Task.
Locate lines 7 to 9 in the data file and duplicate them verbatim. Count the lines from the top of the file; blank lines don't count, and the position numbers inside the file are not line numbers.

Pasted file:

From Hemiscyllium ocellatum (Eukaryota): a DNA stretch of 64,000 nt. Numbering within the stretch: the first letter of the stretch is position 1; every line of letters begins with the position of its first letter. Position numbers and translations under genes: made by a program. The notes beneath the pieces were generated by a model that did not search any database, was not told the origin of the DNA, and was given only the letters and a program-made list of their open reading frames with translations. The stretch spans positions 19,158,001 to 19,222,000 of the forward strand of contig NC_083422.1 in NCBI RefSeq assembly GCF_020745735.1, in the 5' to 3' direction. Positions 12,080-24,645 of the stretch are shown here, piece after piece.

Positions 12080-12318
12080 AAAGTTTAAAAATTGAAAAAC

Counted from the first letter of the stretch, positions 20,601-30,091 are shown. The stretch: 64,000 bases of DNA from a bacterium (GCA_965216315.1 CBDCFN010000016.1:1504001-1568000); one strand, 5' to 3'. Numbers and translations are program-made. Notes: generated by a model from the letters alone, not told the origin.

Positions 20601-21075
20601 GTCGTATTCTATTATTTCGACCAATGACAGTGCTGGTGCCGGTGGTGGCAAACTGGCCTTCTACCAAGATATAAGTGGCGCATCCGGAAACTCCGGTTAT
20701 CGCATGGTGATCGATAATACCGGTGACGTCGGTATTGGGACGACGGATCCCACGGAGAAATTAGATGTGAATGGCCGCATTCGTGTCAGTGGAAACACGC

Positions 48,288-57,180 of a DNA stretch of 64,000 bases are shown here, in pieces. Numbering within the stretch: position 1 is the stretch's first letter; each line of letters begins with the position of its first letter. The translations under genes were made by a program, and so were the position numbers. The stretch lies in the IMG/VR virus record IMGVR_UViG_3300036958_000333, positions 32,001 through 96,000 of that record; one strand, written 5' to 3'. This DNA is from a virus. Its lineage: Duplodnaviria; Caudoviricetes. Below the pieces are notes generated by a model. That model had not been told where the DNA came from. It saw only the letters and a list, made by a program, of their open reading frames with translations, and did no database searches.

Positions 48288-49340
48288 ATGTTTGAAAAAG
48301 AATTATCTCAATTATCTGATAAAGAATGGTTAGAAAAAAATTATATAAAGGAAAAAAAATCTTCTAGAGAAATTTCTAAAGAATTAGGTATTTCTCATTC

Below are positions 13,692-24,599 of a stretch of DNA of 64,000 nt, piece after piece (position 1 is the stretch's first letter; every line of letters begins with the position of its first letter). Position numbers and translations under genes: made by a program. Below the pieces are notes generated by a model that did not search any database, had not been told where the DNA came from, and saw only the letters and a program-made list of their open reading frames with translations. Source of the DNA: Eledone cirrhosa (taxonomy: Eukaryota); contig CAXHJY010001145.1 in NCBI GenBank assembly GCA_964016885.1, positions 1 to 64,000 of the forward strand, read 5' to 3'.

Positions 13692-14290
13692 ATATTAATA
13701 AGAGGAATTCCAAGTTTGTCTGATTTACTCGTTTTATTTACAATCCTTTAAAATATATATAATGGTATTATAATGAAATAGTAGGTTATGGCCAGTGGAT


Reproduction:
20701 CGCATGGTGATCGATAATACCGGTGACGTCGGTATTGGGACGACGGATCCCACGGAGAAATTAGATGTGAATGGCCGCATTCGTGTCAGTGGAAACACGC

Positions 48,288-57,180 of a DNA stretch of 64,000 bases are shown here, in pieces. Numbering within the stretch: position 1 is the stretch's first letter; each line of letters begins with the position of its first letter. The translations under genes were made by a program, and so were the position numbers. The stretch lies in the IMG/VR virus record IMGVR_UViG_3300036958_000333, positions 32,001 through 96,000 of that record; one strand, written 5' to 3'. This DNA is from a virus. Its lineage: Duplodnaviria; Caudoviricetes. Below the pieces are notes generated by a model. That model had not been told where the DNA came from. It saw only the letters and a list, made by a program, of their open reading frames with translations, and did no database searches.

Positions 48288-49340